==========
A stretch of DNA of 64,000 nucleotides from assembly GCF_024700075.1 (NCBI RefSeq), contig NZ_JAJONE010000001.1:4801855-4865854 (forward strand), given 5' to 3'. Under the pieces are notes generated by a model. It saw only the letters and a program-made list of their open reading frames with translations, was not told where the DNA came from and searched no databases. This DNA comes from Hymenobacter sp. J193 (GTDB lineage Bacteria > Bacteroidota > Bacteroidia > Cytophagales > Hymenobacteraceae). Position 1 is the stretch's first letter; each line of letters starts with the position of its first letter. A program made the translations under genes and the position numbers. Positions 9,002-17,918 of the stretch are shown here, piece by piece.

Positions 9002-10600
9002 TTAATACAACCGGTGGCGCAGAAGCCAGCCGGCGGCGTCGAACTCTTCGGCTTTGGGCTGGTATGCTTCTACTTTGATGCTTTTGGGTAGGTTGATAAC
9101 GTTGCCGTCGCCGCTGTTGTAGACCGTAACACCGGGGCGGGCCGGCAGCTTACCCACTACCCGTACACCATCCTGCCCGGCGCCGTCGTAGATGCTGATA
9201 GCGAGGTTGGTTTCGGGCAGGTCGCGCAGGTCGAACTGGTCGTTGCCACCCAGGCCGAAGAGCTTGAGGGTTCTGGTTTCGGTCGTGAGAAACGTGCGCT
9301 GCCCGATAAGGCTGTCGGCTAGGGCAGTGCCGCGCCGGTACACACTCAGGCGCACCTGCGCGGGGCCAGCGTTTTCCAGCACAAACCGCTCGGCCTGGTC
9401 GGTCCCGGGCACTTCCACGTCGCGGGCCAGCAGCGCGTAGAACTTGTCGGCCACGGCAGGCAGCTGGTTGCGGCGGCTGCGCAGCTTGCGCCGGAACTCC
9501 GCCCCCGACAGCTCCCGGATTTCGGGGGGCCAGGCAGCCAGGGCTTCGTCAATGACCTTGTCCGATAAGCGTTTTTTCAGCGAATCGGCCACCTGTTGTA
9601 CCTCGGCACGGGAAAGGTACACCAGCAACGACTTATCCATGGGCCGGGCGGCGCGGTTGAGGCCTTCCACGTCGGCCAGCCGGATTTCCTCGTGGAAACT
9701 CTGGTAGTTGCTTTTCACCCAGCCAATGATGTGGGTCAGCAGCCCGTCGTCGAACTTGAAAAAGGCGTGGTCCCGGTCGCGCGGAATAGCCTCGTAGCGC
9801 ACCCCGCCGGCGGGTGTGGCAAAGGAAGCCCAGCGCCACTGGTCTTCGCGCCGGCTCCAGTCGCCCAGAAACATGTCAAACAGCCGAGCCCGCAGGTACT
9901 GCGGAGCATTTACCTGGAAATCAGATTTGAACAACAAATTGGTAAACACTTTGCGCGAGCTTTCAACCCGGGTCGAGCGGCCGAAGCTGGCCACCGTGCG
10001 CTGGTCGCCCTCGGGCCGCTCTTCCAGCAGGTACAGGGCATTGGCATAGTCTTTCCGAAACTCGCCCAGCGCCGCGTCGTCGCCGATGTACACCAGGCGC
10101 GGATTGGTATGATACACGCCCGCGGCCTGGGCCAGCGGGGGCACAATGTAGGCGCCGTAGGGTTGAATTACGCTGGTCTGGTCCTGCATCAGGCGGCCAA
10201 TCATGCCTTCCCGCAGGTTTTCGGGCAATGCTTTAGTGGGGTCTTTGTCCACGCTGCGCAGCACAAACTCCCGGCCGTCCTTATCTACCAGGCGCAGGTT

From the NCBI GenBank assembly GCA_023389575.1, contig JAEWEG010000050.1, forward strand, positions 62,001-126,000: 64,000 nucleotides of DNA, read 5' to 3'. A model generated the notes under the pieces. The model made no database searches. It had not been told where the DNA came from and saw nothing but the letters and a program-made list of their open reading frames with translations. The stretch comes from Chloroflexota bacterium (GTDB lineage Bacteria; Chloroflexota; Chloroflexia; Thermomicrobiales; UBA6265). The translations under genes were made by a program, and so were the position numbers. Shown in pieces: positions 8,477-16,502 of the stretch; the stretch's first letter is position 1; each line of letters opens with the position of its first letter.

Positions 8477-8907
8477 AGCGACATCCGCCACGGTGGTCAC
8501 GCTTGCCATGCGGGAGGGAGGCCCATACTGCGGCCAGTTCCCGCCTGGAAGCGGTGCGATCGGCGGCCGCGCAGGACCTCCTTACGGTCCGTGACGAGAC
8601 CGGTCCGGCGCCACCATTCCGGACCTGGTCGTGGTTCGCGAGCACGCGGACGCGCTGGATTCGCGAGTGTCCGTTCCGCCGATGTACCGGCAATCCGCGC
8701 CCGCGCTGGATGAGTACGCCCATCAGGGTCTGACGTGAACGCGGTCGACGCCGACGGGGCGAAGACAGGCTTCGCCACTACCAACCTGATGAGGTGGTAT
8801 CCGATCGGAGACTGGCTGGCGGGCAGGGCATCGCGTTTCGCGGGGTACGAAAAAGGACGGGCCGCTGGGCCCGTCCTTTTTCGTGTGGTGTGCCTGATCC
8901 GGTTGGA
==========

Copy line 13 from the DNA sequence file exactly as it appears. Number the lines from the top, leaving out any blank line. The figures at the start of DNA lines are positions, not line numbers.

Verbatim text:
10001 CTGGTCGCCCTCGGGCCGCTCTTCCAGCAGGTACAGGGCATTGGCATAGTCTTTCCGAAACTCGCCCAGCGCCGCGTCGTCGCCGATGTACACCAGGCGC